Archive for April, 2013

Receiving a diagnosis of autism

Tuesday, April 30th, 2013

Receiving a diagnosis of autism

 

Autism is probably one of the most common developmental disorders with 1 in every 150 children born receiving a diagnosis of autism. There is still as yet no cure for autism and research into its cause continues.

 

Receiving a diagnosis of autism is always going to be difficult to accept, the autism child will almost certainly have the triad of autistic impairments which are deficits in social, communication, imagination and interaction skills.

 

So what does the triad of autistic impairments mean to your child? Children on the autistic spectrum do not develop socially in the same way as typically developing children they lack the ability to recognize and read body language and facial expression.

 

This is often referred to as “mind blindness” or the “theory of mind”. Typically developing children learn how to recognize the thoughts and feelings of other people as they grow by people watching they begin to recognize certain expressions, postures and mannerisms, this ability is missing with children on the autistic spectrum.

 

Typically developing children are inquisitive and will want to please, copy, mimic and learn social behaviors. The autism child lacks this natural instinct and will need direct teaching of social and communication skills.

 

Probably one of the most significant issues parents report after receiving a diagnosis of autism is their fear their child will not be accepted socially and will struggle to make friends.

 

There are now treatments and therapies available to parents over the internet such as social skills stories for autism. First developed almost twenty years ago social skills stories for autism are designed to help children on the autistic spectrum learn and remember social and communication skills from basic every day life skills such as washing, brushing teeth and using the toilet to more complex skills like accepting a new baby into the family, having autism and making friends, buying new shoes, even attending the hospital or dentist.

 

Parents, teachers and care givers use social stories on a regular basis to teach and re-enforce appropriate social skills and behaviors to children on the autistic spectrum. Written by experts, using appropriate language from the point of view of the child with ASD always written in the first person and visually rich social stories explain the why, what, where and when to the child with ASD.

 

To find out more about social skills stories for autism like having autism and making friends visit www.autismsocialstories.com and get immediate download to 100 social skills stories for autism as well as excellent customer support.

Communication struggles in children with Autism Spectrum Disorder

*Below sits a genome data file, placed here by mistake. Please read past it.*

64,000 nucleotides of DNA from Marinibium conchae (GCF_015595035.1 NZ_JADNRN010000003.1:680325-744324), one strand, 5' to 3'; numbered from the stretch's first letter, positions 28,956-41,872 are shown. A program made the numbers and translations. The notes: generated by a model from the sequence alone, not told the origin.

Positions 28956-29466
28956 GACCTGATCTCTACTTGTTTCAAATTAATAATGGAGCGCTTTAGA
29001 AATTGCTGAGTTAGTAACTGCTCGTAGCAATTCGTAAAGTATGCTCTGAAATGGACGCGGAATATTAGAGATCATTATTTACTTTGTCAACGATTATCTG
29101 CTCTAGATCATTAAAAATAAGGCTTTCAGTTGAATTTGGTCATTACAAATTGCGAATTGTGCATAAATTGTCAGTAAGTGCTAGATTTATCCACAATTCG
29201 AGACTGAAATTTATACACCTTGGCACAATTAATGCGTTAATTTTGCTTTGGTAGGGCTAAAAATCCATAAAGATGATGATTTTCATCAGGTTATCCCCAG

Wednesday, April 10th, 2013

Children with Autism Spectrum Disorder have social deficiencies these are familiar to autism; it is due to these social deficiencies that the autistic child may be unaware of the rules of social conduct, how to act in public or interactions. Even though all autistic individuals have social deficiencies the level of disability and the combination of symptoms will vary from person to person.

 

Having social deficiencies is familiar to autism and at times can leave the autistic child open to bullying especially at school.

 

For many children with Autism Spectrum Disorder understanding language can also cause problems.

 

Generally kids with autism that display communication difficulties will misunderstand simple directions or questions and may take what is said too literally. For example; metaphors, humour, sarcasm, irony and other figures of speech (such as “watch what you say”) can all be confusing.

 

Due to their social deficiencies sometimes kids with autism can come across as rude or aloof. But while they may appear emotionally flat, the reality is that autistic child is far from unfeeling. What may appear like indifference or insensitivity is actually due to social impairments, the inability to see things as other people do.

 

However using management tactics of autism for communication struggles in children with Autism Spectrum Disorder will be beneficial.

 

There are many management tactics of autism available with social skills stories being probably the most significant for communication struggles in children with Autism Spectrum Disorder.

 

Social Skills Stories are used effectively by parents, teachers, care givers and other professionals to help improve and teach social, imagination and interaction skills and behaviours as well as addressing communication difficulties in children with autism.

 

Social skills stories are management tactics of autism that are easy to implement and need no formal training to use, they can be downloaded from the internet or provided by your child’s OT, speech therapist and sometimes school.

 

Social skills stories help overcome social deficiencies by communication struggles in children with Autism Spectrum Disorder, by helping the child with autism learn appropriate social skills and behaviours.

 

The social skills story provides the child with a step by step visual plan detailing the key points or goals, allowing them a chance to rehearse the skill or behaviour they are struggling with. Which will make the child feel more comfortable with and in the situation they are struggling with and less likely to become stressed or agitated.

 

To find out more about social skills stories for communication struggles in children with Autism Spectrum Disorder visit: http://www.autismsocialstories.com